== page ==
Reconsidering Community: The Unintended Consequences of an Intellectual Romance

Advanced Seminar

April 12–18, 2003

On April 12-18, 2003, ten scholars attended an Advanced Seminar chaired by Gerald Creed on the topic “Reconsidering Community: The Unintended Consequences of an Intellectual Romance.” Creed’s inspiration for the proposal was sparked by his observation that use of the term “community” had become common “almost to the point of saturation,” not only crossing nearly all academic disciplines, but also in widespread popular discourse across cultures. However, “the more we talk about the importance of community, the more fractured our communities seem to be,” Creed found.

The seminar participants addressed the historical and contemporary utility and limitations of the concept of community, posing a wide variety of questions from their diverse areas of expertise. For example: What do people who identify themselves as a community think the concept implies? How do such conceptualizations differ cross-culturally, across localities, and over time? What do state and non-governmental organizations mean when they utilize the concept? Does the community concept generate its own dynamic of fragmentation? What are the relations between concepts of community and identity vectors such as race, class, and gender?

Is it possible that the romantic image of community as a unit of consensus and cooperation might actually lead to fragmentation and “community” decline? The purpose of this seminar was to “direct overdue critical attention to the long-standing intellectual romance with the concept of community in an effort to understand this irony.”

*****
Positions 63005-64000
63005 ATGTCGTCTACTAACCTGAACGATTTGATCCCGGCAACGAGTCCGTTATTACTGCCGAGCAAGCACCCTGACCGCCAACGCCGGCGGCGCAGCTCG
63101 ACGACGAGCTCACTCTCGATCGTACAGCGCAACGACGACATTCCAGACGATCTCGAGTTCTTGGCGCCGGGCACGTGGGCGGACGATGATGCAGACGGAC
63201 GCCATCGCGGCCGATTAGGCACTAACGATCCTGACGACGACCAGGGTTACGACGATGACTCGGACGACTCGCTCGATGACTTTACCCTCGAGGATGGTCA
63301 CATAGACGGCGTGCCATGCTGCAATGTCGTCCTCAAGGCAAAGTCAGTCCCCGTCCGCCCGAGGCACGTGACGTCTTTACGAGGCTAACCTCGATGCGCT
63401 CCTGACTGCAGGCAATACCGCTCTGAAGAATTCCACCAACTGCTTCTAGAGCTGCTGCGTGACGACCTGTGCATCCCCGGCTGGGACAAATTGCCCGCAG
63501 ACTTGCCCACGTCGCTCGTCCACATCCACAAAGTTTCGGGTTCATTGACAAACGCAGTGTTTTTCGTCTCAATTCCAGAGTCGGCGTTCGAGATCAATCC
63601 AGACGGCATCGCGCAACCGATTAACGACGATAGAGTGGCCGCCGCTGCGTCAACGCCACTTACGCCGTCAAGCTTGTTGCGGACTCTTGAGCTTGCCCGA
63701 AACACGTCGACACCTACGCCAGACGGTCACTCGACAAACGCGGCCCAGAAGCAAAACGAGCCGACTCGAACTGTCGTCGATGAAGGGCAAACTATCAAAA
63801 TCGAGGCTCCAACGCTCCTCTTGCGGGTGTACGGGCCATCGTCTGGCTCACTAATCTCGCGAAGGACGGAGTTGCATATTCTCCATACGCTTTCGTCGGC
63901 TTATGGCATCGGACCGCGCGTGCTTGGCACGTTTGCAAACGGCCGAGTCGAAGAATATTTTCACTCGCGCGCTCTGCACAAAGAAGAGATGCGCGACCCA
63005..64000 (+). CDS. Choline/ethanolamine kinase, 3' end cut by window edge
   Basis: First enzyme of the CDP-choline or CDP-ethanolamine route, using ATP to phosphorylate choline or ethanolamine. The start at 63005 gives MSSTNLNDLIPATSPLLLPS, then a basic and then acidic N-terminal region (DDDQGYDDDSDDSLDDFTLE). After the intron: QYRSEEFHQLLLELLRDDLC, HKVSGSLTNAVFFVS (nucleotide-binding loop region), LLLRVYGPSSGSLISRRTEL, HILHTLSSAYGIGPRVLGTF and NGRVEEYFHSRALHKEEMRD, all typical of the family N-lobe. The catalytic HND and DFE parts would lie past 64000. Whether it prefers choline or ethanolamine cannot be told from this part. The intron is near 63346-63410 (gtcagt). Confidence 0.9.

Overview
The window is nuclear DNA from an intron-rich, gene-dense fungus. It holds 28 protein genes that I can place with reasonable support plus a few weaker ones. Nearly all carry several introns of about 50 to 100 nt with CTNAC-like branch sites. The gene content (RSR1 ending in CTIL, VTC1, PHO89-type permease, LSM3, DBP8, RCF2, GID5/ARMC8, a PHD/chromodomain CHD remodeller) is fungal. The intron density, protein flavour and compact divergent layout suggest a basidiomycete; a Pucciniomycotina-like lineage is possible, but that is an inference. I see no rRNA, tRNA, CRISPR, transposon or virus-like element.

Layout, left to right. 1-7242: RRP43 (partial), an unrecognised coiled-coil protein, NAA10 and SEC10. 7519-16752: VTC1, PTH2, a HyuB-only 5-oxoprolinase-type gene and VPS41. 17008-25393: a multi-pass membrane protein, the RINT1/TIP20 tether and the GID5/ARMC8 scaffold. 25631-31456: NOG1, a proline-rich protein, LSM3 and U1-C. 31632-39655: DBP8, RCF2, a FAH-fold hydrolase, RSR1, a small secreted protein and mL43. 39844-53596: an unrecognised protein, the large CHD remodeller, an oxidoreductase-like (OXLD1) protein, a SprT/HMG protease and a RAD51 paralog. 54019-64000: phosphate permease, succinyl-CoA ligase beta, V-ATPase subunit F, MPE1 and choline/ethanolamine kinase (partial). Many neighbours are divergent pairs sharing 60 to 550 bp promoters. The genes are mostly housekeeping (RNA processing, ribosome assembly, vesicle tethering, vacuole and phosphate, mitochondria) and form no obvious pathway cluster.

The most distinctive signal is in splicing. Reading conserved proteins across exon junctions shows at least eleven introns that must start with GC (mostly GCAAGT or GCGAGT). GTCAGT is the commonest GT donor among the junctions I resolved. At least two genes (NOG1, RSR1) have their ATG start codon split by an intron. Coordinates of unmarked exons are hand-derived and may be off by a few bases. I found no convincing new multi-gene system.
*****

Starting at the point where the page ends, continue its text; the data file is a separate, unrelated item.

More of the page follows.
Gerald W. Creed, Chair Department of Anthropology, Hunter College and CUNY Graduate School Community as Modern Pastoral
Peter Brosius Department of Anthropology, University of Georgia Seeing Communities: Technologies of Visualization in Conservation
Elizabeth Chin Department of Anthropology, Occidental College Dead Center and Nowhere at All: Kids and Community in the Land of On and Off Ramps
Kate Crehan Deparment of Sociology, Anthropology and Social Work, and College of Staten Island, City University of New York Hunting the Unicorn: Working with the Community in South Africa and East London
Miranda Joseph Women’s Studies, University of Arizona A Debt to Society
Aisha Khan African Studies, State University of New York, Stony Brook Caribbean ‘Community’: The View from ‘Diaspora’ and Beyond
Susan H. Lees Department of Anthropology, Hunter College and Graduate Center, CUNY Making a Place for the Diasporic Community: Geography, Genealogy and the Eruv
Gyanendra Pandey Department of Anthropology, Johns Hopkins University The Politics of Community: Some Notes from India
Michael Watts Institute of International Studies, University of California, Berkeley Economics of Violence: Governable Spaces, Oil, and Antinomies of Community in the Niger Delta, Nigeria
Mary Weismantel Department of Anthropology, Northwestern University Introduction: Community Real and Imagined

Follow us: